Dan DeFilippi: Okay. So I mainly worked alone but I did also work with other people, like I said. I was very careful to protect myself. I knew that if I had partners that I worked with regularly it was high risk. So what I did was on these discussion forums, I often chatted with people beyond just doing the credit card fraud, I did other things as well. I sold fake IDs online. I sold the printed cards online. And because I was doing this, I networked with people, and there were a few cases where I worked with other people. For example, I met somebody online. Could have been law enforcement, I don’t know. I would print them a card, send it to them, they would buy something in the store, they would mail back the item, the thing they bought, and then I would sell them online and we would split the money 50/50.

Katina Michael: Was this the manner you engaged others? An equal split?

Dan DeFilippi: Yes, actually, exactly the same deal for instance, with the person I was working with in person, and that person I met through my fake IDs. When I had been selling the fake IDs, I had a network of people that resold for me at the schools. He was one of the people that had been doing that. And then when he found out that I was going to stop selling IDs, I sort of sold him my equipment and he kind of took over. And then he realized I must have something else going on, because why would I stop doing it, it must be pretty lucrative. So when he knew that, you know, he kept pushing me. “What are you doing? Hey, I want to get involved.” And this and that. So it was that person that I happened to meet in person that in the end was my downfall, so to speak.

Katina Michael: Did anyone, say a close family or friend, know what you were doing?

Dan DeFilippi: Absolutely not. No. And I, I made it a point to not let anyone know what I was doing. I almost made it a game, because I just didn’t tell anybody anything. Well, my family I told I had a job, you know, they didn’t know... but all my friends, I just told them nothing. They would always ask me, you know, “Where do you get your money? Where do you get all this stuff?” and I would just say, “Well, you know, doing stuff.” So it was a mystery. And I kind of enjoyed having this mysterious aura about me. You know. What does this guy do? And nobody ever thought it would be anything illegitimate. Everybody thought I was doing something, you know, my own webs ites, or maybe thought I was doing something like pornography or something. I don’t know. But yeah, I definitely did not tell anybody else. I didn’t want anybody to know.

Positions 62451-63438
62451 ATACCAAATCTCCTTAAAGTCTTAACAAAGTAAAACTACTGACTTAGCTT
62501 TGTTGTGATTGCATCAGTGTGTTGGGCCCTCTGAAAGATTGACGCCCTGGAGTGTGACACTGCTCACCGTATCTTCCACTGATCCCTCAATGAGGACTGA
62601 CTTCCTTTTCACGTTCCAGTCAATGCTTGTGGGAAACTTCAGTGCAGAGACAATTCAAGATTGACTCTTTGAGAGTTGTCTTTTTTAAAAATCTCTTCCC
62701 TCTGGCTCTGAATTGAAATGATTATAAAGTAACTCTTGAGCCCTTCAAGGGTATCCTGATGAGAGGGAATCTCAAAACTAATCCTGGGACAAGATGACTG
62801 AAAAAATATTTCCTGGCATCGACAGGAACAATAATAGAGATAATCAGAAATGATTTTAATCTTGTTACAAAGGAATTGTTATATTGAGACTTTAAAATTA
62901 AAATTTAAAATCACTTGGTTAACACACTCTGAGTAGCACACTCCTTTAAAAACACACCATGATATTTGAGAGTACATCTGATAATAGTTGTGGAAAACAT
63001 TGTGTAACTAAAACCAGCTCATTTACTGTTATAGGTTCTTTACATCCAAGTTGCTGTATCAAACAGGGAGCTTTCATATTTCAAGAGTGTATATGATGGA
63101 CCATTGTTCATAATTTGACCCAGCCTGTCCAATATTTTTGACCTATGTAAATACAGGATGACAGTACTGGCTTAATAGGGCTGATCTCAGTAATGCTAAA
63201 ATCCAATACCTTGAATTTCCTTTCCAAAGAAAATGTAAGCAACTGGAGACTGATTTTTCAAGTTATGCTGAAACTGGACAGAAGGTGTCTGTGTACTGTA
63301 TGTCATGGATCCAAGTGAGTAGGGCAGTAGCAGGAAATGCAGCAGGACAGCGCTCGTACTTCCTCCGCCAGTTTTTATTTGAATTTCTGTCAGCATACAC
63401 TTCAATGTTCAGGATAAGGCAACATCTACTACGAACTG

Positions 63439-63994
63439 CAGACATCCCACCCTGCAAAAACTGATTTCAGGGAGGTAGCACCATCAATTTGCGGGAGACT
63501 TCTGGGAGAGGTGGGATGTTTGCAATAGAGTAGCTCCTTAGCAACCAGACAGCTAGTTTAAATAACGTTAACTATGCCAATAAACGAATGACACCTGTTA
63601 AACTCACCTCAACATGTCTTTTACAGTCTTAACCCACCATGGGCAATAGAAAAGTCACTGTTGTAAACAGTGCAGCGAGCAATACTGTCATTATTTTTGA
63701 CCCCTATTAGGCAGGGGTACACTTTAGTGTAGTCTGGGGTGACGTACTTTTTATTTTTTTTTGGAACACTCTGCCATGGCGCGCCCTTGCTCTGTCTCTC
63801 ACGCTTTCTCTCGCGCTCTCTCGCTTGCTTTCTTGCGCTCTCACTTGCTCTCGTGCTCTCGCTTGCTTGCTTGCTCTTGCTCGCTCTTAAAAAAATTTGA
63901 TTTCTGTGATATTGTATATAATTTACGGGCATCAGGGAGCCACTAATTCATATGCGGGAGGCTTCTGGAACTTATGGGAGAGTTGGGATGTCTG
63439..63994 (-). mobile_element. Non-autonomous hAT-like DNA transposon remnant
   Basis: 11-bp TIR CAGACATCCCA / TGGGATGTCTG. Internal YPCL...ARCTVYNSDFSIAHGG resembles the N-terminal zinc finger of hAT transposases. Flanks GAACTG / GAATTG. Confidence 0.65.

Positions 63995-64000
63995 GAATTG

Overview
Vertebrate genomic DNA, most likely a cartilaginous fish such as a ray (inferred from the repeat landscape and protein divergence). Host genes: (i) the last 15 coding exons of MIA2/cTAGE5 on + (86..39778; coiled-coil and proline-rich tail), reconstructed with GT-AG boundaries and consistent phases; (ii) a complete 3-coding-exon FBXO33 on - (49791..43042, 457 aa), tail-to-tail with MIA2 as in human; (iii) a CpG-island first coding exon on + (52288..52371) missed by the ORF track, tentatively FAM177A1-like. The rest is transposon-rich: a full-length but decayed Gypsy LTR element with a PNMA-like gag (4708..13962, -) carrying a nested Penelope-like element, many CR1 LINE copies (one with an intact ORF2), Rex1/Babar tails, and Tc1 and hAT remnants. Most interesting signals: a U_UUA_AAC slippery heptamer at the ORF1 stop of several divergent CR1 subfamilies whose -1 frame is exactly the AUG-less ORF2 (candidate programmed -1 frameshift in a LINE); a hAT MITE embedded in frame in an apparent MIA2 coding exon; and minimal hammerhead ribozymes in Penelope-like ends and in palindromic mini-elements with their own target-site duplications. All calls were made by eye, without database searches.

Katina Michael: What was the most outrageous thing you bought with the money you earned from stolen credit cards?

Dan DeFilippi: More than the money, the outrageous things that I did with the cards is probably the matter. In my case the main motivation was not the money alone, the money was almost valueless to a degree. Anything that anyone could buy with a card in a store, I could get for free. So, this is a mind-set change a fraudster goes through that I didn’t really highlight yet. But money had very little value to me, directly, just because there was so much I could just go out and get for free. So I would just buy stupid random things with these stolen cards. You know, for example, the case where I actually ended up leading to my arrest, we had gone out and we had purchased a laptop before that one that failed, and we bought pizza. You know? So you know, a $10 charge on a stolen credit card for pizza, risking arrest, you know, for, for a pizza. And I would buy stupid stuff like that all the time. And just because I knew it, I had that experience, I could just get away with it mostly.

Katina Michael: You’ve been pretty open with interviews you’ve given. Why?

Dan DeFilippi: It helped me move on and not to keep secrets.

Katina Michael: And on that line of thinking, had you ever met one of your victims? And I don’t mean the credit card company. I actually mean the individual whose credit card you defrauded?

Dan DeFilippi: So I haven’t personally met anyone but I have read statements. So as part of sentencing, the prosecutor solicited statements from victims. And the mind-set is always, “Big faceless corporation, you know, you just call your bank and they just, you know, reverse the charges and no big deal. It takes a little bit of time, but you know, whatever.” And the prosecutor ended up get­ting three or four statements from individuals who actually were impacted by this, and honestly, you know, I felt very upset after reading them. And I do, I still go back and I read them every once in a while. I get this great sinking feeling, that these people were affected by it. So I haven’t actually personally met anyone but just those statements.

Katina Michael: How much of hacking do you think is acting? To me traditional hacking is someone sort of hacking into a website and perhaps downloading some data. However, in your case, there was a physical presence, you walked into the store and confronted real people. It wasn’t all card-not-present fraud where you could be completely anonymous in appearance.